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Are nonprofit organizations that are given land or other special privileges by the public held to enough scrutiny?

I remember when I first moved to New York City just after graduating from college. I was on a budget, and went with a friend to see the Metropolitan Museum of Art. While waiting in line for admission, I noticed that the fee charged to visitors was “recommended.” I asked the cashier exactly what that meant. And she seemed a little reluctant to tell me. After a little pushing, I found out that the only amount I had to pay was a penny. I don’t remember how much I ended up paying but it was much less than the recommended fee.

Two museum members have recently filed a lawsuit claiming that the museum’s policy “defrauds” visitors. According to the suit, under the terms of the museum’s lease with the city (signed first in 1878), admission was never supposed to be charged. Or at least no admission was to be charged between Wednesday and Saturday from the time the museum opened until a half hour before sunset. According to an article in the New York Post, the museum began charging a dollar in 1970 as a kind of “experiment,” presumably because the museum (and the city) was hard up at the time.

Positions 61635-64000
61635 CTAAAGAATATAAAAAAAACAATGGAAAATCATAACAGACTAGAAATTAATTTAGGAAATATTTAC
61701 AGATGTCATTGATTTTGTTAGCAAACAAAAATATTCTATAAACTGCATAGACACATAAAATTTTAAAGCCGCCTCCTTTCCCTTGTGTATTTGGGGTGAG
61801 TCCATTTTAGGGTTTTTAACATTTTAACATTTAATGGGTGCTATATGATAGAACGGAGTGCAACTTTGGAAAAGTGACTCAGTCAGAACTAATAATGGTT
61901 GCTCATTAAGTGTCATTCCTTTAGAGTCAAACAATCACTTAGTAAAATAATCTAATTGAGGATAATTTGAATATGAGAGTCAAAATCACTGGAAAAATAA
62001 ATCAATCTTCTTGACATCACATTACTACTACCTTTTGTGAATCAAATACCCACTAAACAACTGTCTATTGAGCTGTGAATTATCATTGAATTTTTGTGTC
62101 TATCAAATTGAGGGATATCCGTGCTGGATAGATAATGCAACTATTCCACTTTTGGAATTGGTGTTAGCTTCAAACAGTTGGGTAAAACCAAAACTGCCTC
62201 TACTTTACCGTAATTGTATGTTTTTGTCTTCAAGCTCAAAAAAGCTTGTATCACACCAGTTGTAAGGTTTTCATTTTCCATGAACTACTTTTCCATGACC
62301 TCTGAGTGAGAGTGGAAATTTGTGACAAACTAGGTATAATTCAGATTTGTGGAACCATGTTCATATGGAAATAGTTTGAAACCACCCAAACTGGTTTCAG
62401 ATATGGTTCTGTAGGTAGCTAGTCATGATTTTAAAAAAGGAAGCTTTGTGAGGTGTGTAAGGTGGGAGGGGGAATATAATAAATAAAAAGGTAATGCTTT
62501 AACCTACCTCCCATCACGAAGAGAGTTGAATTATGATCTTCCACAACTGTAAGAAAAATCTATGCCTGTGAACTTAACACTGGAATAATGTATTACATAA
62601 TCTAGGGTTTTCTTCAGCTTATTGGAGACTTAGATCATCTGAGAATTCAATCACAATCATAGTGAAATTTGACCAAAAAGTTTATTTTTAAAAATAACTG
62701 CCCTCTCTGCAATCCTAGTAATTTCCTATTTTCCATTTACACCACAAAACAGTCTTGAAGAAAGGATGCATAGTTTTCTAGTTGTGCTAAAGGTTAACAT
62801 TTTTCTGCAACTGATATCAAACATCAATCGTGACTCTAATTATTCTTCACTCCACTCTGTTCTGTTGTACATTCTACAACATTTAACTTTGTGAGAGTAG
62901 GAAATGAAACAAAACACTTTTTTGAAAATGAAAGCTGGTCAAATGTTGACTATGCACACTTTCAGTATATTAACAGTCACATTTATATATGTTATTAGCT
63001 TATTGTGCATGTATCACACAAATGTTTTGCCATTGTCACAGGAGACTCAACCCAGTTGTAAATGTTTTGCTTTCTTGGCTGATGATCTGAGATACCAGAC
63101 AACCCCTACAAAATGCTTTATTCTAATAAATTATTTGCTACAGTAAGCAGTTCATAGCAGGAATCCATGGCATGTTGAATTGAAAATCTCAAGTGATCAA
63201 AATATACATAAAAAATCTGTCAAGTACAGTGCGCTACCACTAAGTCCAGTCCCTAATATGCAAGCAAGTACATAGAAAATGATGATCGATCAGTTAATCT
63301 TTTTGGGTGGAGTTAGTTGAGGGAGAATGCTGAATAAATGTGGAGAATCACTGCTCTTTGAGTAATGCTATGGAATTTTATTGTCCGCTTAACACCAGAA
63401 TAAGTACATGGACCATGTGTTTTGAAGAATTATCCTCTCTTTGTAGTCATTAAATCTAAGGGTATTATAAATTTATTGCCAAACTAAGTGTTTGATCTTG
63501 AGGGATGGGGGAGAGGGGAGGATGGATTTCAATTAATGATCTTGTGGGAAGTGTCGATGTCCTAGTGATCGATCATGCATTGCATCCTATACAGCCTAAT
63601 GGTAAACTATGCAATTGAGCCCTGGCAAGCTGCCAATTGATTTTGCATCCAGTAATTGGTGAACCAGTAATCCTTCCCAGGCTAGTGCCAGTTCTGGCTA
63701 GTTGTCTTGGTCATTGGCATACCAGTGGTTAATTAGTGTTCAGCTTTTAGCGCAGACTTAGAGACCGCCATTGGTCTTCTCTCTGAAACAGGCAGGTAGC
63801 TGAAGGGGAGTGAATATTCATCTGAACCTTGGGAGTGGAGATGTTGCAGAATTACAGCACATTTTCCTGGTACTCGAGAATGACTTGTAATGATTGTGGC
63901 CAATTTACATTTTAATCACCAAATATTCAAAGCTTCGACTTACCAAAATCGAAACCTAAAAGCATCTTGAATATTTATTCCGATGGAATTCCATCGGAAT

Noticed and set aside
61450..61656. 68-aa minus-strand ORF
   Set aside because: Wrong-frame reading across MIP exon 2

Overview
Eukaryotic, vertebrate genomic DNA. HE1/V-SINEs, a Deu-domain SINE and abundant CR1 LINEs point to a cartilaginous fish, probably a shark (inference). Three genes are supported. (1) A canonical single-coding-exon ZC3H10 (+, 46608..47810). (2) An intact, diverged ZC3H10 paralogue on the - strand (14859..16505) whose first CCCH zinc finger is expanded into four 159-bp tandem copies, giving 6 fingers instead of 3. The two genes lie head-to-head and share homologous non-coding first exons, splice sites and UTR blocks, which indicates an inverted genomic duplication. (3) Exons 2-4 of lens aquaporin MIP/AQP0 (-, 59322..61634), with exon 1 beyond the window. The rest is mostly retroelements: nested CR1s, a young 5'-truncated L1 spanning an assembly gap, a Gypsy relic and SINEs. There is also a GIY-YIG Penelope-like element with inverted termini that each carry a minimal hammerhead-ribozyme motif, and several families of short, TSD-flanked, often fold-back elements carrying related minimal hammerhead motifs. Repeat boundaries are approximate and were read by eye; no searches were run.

But that is clearly not the case now. As the Post points out, the museum has $3 billion in assets and a annual revenue of $300 million.

Lawyer Michael Hiller, who is representing the plaintiffs in both suits, charges the Met is a public institution that "behaves like a private business that lavishes exorbitant salaries and perquisites among its executives. . . . The museum does not need to charge; it chooses to do so, and when it does, it does so on the backs of members of the public."

The museum says that the city was well aware that it had been charging admission all these years and even approved periodic price hikes. But there is little documentation to support any of the museum’s assertions. Meanwhile, the museum has paid its employees very well and the Post notes that it even maintained an empty Fifth Avenue apartment for more than five years at a rent of $5,100 a month.

What’s interesting is how long this situation was allowed to continue before anyone objected. How many visitors have noticed the “recommended” sign? How many have inquired about what it means? It makes you wonder about other nonprofit organizations that are given land or other special privileges by the public. Are they being run like public institutions or private ones? Do some of them start acting a little bit more like private institutions and then slowly add more and more to their coffers hoping no one will notices? Without significant oversight it is hard to see how such situations will be avoided in the future.

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